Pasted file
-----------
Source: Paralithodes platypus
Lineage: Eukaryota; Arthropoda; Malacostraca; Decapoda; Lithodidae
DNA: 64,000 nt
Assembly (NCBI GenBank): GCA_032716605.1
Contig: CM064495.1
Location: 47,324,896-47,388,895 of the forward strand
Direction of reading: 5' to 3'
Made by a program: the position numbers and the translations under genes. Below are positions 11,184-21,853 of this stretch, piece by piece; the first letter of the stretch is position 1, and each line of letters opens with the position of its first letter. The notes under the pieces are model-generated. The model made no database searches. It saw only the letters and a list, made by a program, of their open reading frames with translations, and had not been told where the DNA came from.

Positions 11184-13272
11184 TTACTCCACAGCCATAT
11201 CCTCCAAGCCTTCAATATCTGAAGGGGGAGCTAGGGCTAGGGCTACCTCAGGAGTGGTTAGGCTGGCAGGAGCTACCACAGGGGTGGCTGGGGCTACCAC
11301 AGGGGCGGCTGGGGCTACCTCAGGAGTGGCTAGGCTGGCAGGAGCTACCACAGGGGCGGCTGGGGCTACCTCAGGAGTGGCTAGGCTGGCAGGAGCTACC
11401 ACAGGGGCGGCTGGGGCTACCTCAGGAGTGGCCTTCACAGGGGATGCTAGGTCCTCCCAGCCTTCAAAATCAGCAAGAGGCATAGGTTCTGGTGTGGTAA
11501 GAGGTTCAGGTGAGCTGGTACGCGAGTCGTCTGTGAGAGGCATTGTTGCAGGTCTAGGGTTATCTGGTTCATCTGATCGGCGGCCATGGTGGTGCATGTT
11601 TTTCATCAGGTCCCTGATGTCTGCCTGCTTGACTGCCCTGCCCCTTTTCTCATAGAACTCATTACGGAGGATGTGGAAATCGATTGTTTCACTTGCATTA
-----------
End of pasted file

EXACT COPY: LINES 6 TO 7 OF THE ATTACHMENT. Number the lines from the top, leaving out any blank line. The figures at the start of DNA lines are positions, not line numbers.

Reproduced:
Location: 47,324,896-47,388,895 of the forward strand
Direction of reading: 5' to 3'